Art Live: From potmaker to printmaker

Mitch Lyons was a popular local artist and educator. His wife Meredith Wakefield is now keeping his legacy alive by managing his estate and continuing to show his art.  The Delaware Art Museum (DAM) has an exhibit entitled, “Mitch Lyons: The Hand Translated.” The show marks the 50th anniversary of Lyons’ development of the clay monoprint technique. The show, which opened last October, was mounted as part of the Distinguished Artists Series that Lyons had helped in organizing prior to his death. It’s a well curated survey of Lyons’ journey. It includes many of his best monoprints and clay vessels and is a delight to see.

Vessel by Mitch Lyons

Lyons began his career by throwing pots, but he wanted more out of his clay. He first began experimenting with combining print making with clay in 1968 when at Tyler School of Art, where he went back to school for a graduate degree in Ceramics after completing an undergraduate degree in graphic design. He continued to make pots and teach until 1980 but once he perfected his monoprinting process, he became a full time artist, conducting workshops and making training films to educate others. He published a few books on the subject as well. He was clearly excited about his breakthroughs as were many of his students.

He experimented with a variety of substrates including rice paper, sand paper, Reemay and Pellon (nonwoven craft materials typically used as interfaces between fabrics).  His preferred clay for his monoprints was stoneware, a high fire porous clay which allows the slab to be wet evenly which prevents it from warping. He used a variety of materials for stenciling including rope, lace, feathers, hand tools, and natural elements like leaves and flowers which he liked for their textures.

The natural world was a constant inspiration. Wanting to contribute to the ancient tradition of representing the human body on ceramic vessels, he also used figures on his pots and in his prints. In his last decade his imagery expanded to include cyclists and groups of walking or dancing figures. In recordings he said he didn’t have a favorite color. He thought of them all as just a process, but according to the text in the museum show, there are definite periods when he changed his palette. Not surprisingly, his work took a darker turn after his first wife’s death in 2009. And in his last decade, he took on a bolder color palette.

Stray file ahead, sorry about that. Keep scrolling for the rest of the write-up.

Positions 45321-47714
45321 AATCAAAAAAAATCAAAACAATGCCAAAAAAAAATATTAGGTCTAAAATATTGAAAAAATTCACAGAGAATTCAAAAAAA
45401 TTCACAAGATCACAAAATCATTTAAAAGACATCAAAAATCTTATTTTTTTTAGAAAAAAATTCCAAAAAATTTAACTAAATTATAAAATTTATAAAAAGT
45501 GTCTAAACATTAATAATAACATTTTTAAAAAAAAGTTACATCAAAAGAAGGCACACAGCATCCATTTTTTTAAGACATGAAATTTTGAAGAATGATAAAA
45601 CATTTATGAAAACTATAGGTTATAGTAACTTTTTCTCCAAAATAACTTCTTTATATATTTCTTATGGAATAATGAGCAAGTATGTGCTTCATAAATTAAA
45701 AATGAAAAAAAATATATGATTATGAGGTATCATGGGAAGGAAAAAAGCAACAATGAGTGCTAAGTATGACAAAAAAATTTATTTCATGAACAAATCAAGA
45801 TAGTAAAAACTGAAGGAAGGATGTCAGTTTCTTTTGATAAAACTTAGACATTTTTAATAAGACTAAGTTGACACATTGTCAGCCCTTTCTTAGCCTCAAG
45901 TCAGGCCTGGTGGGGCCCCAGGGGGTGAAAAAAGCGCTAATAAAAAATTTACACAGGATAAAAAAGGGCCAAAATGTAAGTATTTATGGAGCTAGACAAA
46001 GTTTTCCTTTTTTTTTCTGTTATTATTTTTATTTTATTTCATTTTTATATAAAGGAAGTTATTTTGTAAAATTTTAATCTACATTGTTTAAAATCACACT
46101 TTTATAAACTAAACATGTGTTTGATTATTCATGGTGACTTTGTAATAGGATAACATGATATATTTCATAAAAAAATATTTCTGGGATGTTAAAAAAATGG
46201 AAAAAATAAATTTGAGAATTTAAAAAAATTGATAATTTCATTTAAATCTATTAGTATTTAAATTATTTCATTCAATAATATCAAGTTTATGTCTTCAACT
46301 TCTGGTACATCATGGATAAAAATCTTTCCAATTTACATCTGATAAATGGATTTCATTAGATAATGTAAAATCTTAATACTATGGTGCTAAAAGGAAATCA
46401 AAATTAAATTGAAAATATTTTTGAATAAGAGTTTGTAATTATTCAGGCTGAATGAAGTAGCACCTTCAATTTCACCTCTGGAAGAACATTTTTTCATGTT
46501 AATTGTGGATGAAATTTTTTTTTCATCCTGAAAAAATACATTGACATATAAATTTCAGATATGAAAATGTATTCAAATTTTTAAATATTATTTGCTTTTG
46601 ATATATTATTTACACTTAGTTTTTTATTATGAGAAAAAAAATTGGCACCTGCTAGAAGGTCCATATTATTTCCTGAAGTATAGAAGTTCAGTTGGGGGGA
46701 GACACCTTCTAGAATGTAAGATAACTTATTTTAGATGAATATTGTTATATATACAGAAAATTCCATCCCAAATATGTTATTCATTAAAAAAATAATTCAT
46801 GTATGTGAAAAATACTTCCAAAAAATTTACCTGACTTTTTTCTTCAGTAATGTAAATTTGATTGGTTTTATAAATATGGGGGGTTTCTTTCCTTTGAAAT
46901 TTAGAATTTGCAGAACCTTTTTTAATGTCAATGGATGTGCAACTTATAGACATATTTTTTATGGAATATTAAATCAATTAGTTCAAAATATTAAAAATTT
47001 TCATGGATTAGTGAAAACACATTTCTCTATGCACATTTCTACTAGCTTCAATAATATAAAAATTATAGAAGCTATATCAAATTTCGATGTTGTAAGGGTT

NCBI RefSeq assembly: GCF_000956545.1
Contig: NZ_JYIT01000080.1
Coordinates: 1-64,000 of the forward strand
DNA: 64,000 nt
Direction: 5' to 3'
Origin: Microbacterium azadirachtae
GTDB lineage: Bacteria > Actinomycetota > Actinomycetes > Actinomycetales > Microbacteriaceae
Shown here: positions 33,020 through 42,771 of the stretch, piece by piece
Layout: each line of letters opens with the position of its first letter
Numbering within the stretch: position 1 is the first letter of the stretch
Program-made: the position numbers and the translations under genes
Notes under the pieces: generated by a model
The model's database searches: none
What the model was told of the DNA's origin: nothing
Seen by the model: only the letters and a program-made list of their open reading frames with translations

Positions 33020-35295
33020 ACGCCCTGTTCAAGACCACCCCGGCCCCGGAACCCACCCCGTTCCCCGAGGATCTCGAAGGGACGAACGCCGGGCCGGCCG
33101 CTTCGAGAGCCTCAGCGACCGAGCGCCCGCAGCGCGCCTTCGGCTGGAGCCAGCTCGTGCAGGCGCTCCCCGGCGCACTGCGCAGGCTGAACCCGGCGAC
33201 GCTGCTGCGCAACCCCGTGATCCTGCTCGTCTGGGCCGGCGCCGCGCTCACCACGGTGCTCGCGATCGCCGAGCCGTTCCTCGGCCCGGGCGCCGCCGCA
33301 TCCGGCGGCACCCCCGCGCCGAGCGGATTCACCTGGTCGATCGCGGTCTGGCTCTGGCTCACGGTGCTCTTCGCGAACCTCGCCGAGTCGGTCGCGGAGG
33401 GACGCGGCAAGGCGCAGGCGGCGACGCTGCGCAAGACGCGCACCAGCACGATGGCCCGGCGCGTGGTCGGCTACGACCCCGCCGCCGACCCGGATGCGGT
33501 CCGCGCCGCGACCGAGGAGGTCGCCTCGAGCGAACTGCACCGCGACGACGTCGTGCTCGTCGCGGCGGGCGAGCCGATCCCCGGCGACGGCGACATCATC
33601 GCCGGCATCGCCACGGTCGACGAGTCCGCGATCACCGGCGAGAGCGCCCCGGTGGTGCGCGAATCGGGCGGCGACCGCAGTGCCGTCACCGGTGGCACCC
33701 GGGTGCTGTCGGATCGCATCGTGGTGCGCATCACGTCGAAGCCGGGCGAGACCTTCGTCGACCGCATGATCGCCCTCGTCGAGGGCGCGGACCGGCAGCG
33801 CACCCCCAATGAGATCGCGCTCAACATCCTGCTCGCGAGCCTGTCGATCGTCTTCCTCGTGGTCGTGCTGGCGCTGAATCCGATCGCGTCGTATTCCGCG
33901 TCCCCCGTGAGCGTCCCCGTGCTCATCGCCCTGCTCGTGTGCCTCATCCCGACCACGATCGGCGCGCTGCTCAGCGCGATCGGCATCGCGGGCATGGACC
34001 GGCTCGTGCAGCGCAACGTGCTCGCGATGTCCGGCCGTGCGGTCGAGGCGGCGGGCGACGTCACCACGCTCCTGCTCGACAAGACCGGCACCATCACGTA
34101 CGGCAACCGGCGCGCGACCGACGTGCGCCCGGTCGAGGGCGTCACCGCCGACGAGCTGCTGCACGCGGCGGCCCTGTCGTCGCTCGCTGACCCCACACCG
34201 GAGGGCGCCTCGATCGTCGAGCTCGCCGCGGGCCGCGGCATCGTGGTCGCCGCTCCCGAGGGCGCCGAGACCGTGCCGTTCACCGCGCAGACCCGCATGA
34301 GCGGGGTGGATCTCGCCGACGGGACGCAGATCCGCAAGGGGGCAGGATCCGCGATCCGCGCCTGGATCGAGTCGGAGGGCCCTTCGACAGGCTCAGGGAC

A documentary, created by the Philadelphia-based Senior Artists Initiative is on view outside the gallery and includes archival footage and interviews with friends and colleagues who share their thoughts and stories about the extent of Lyons impact and work.

Work by Mitch Lyons on view at DAM

Artist and friend Peter Saenger mentioned that one of his most successful endeavors was in displaying his work at the Central Pennsylvania Festival of the Arts in State College. He showed his work there between 1990 and 2013. According to its website, Lyons is the only artist to have won Best in Show there three times; in 1994, 1995 and 1999. Nancy Berkaw, co-owner of Station Gallery shared that Lyons was the very first contemporary artist to show at her gallery in 1979.

John Baker, Professor Emeritus at West Chester University and good friend, talked about his early days in school saying, “Mitch was an inventor within the ceramic and also the printmaking world. As a ceramic artist, he really didn’t enjoy the glazing process which was somewhat atypical for that time period. Instead he used colored clays as a source for decoration which evolved into inlays in his pots.” Artist, educator and former student Rhoda Kahler said, “He was a serious artist and he made serious art”. Because he straddled the two worlds of ceramics and printmaking, he wasn’t always sure of his standing in either of them. Always humble, he was thrilled to be recognized by DAM.

Mitch Lyons: The Hand Translated is at DAM through February 2nd. If you are interested in learning Lyons’ clay monoprinting process, Meredith Wakefield is conducting workshops this month at DAM and in his studio in New London, PA. For a schedule of events, visit

Our world swells like dawn, when the sun licks the water by Angela Fraleigh

Other events worth checking out this week: Also at DAM, there is still time to see the powerful group photography show “Posing Beauty in African American Culture” including works by Mickalene Thomas, Carrie Mae Weems and many others through January 25th. “Sound the Deep Waters”, a collection of four large scale paintings addressing gender and identity by Angela Fraleigh that were inspired by works in DAM’s permanent collection are also on view through April 11th.

Whatever you do this week, support the arts!



About Constance McBride

A native of Philadelphia, Constance McBride lived in Arizona for 16 years, where desert observations made a transformative impact on her work as a research based visual artist. Passionate about contemporary art, she was actively engaged in the local arts community. She served as a board member for several art organizations, managed an artist collective/gallery space, curated and juried several exhibitions and wrote for two arts publications in Phoenix. She taught ceramics at Shemer Art Center and Museum and exhibited her work both locally and nationally. McBride returned to Pennsylvania in 2018 and resides in Chester Springs with her husband and two dogs. In West Chester, she serves as a board member at The Art Trust Gallery at Meridian Bank and teaches ceramics at Chester County Art Association. She also teaches at Clay on Main in Oley, PA. She is a member of American Craft Council, Philadelphia Sculptors, and Women’s Caucus for Art, Philadelphia Chapter.



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